Think outside the proverbial box.
In our research over the last 40 years, the number one predictor of job satisfaction and engagement is employees’ relationship with their direct supervisor. How many employees have had sleepless nights over some conflict with their supervisor or some inadvertent words exchanged? Worse still, what about employees who feel their supervisors ignore them or don’t care about them. These social dynamics, when overlaid with power differentials, create a toxic brew resulting in unnecessary stress and a host of health disorders. If leaders find it hard to see how investments in employee mental health, particularly through enhancing the employee-supervisor relationship, they should think about the costs of NOT doing so. Specifically, what will happen to quality employees who are dissatisfied with their managers? What kinds of workplace violence might occur because of unidentified mental health issues?
Speaking of money matters, a recent Gallup study reveals employees of all generations rank well-being as one of their top three employer search criteria. How are you incorporating wellness programs into your talent recruitment and hiring processes?
We publicize our wellness programs and coaching approach through social media and during recruitment events. We highlight the collaborative, diverse, and inclusive working climate we strive to cultivate.
We’ve all heard of the four-day work week, unlimited PTO, mental health days, and on-demand mental health services. What innovative new programs and pilots are you launching to address employee wellness? And, what are you discovering? We would benefit from an example in each of these areas.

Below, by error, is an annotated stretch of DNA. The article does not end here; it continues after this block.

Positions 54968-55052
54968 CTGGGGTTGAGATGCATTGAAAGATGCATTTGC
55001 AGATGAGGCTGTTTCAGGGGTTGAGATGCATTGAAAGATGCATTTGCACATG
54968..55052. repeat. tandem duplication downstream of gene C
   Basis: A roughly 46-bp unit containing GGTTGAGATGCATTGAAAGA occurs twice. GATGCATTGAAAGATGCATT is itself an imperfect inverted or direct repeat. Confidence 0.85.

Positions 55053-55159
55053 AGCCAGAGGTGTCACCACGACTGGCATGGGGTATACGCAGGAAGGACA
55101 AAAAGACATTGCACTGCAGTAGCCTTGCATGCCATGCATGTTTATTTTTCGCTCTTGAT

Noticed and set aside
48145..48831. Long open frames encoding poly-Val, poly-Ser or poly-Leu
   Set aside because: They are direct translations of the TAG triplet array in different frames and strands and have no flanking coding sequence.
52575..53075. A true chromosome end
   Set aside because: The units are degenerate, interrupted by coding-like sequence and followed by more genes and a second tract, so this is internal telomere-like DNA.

- Mental Wellness: The relationships with employees’ immediate supervisor is one of the primary determinants of employee mental well-being. In fact, Gallup found that “people with a bad manager had even worse well-being than those without a job.”
- Emotional Wellness: Training and expecting leaders to be respectful, kind, and inclusive cultivates the condition for emotional wellness.
- Social Wellness: Cultivating a collaborative problem-solving environment not only helps the organization address issues, it builds a sense of belonging and support. This requires leadership training and constant nurturing to build those expectations.
- Physical Wellness: Regular health care checkups and wellness programs encourage physical wellness.
- Financial Wellness: Keeping everyone routinely apprised of the organization’s financial health goes a long way toward helping employees anticipate and plan for their financial future. The key is minimizing the “financial shocks” employees experience.
Can you please tell us more about a couple of specific ways workplaces would benefit from investing in your ideas above to improve employee wellness?